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ERIC Number: ED399596
Record Type: Non-Journal
Publication Date: 1996-Aug-10
Pages: 24
Abstractor: N/A
Reference Count: N/A
Going Online To Teach Journalism and Mass Communication.
Arant, Morgan David, Jr.
A study examined the use of online computer resources by students and educators in journalism and mass communication programs. Heads of 200 journalism and mass communication programs at member schools of the Association of Schools of Journalism and Mass Communication were surveyed in February 1996. Of the 133 (67%) responding, the average enrollment was 409 students, 368 undergraduates and 41 graduate students, with an average of 16 full-time faculty. Results indicated that access to online resources, including email and the Internet, was provided to professors in 96% of the journalism and mass communication programs, with 87% providing access to the World Wide Web (WWW). Students had access to these resources in 93% of these programs, with 90% giving access to email and the Internet, and 80% to the WWW. Other online services include university library catalogs, registration and class information, and networked software. A home page on the WWW was reported in 71% of the programs and 50% of the professors have WWW pages. Professors used computer online resources in teaching classes in 88% of the schools and 72% communicate with students via email. Online distance education was only offered in 23 of 133 programs (17%) and only 3 met in real-time. Findings revealed, however, that only about 60% of program administrators reported that online resources had substantially changed how these programs were taught. Although online teaching may not be as effective as traditional classroom teaching, respondents suggest that it is a viable distance learning method, reaching students who could not otherwise be reached. (Author/CR)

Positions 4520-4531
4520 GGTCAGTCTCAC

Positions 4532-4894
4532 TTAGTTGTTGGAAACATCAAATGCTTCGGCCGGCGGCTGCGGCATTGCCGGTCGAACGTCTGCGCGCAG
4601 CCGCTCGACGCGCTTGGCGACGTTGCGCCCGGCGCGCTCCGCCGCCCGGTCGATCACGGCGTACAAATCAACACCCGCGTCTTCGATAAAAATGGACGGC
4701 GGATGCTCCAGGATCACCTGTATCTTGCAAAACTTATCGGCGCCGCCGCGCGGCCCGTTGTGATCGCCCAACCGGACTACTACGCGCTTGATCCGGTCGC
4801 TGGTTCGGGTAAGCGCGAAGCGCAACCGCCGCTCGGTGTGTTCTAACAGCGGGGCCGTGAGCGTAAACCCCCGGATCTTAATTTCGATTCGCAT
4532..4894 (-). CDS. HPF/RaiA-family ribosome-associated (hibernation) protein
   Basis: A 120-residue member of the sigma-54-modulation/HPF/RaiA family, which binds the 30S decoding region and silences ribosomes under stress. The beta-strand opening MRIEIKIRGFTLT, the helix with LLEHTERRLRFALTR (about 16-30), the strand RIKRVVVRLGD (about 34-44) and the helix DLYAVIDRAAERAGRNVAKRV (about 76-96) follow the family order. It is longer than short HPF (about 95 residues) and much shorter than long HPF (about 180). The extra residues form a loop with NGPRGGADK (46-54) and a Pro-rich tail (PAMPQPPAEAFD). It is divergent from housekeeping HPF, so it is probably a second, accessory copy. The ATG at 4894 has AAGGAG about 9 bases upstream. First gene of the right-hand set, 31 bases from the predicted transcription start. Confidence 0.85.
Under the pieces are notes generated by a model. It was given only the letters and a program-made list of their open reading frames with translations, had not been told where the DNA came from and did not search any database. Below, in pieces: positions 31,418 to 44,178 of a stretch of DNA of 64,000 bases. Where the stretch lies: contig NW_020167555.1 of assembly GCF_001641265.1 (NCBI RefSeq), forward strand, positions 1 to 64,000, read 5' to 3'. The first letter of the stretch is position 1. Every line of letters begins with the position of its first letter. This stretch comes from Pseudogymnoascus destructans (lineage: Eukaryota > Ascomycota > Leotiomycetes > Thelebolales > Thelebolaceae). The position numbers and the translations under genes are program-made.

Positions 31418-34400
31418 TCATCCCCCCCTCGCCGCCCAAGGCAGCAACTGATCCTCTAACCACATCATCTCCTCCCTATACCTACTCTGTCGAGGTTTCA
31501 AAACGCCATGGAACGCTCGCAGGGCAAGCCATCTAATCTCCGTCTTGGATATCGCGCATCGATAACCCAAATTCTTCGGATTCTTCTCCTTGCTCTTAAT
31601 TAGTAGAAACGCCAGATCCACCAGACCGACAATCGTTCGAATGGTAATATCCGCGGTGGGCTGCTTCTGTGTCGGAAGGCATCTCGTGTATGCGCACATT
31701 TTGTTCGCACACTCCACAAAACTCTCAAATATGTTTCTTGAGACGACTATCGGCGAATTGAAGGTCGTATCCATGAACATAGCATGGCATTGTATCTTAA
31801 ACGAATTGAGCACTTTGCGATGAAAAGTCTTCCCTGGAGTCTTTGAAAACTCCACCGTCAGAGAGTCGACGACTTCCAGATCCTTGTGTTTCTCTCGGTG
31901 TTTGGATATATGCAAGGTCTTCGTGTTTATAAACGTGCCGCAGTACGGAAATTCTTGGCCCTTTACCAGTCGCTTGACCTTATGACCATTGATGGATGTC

Publication Type: Speeches/Meeting Papers; Reports - Research
Education Level: N/A
Audience: N/A
Language: English
Sponsor: N/A
Authoring Institution: N/A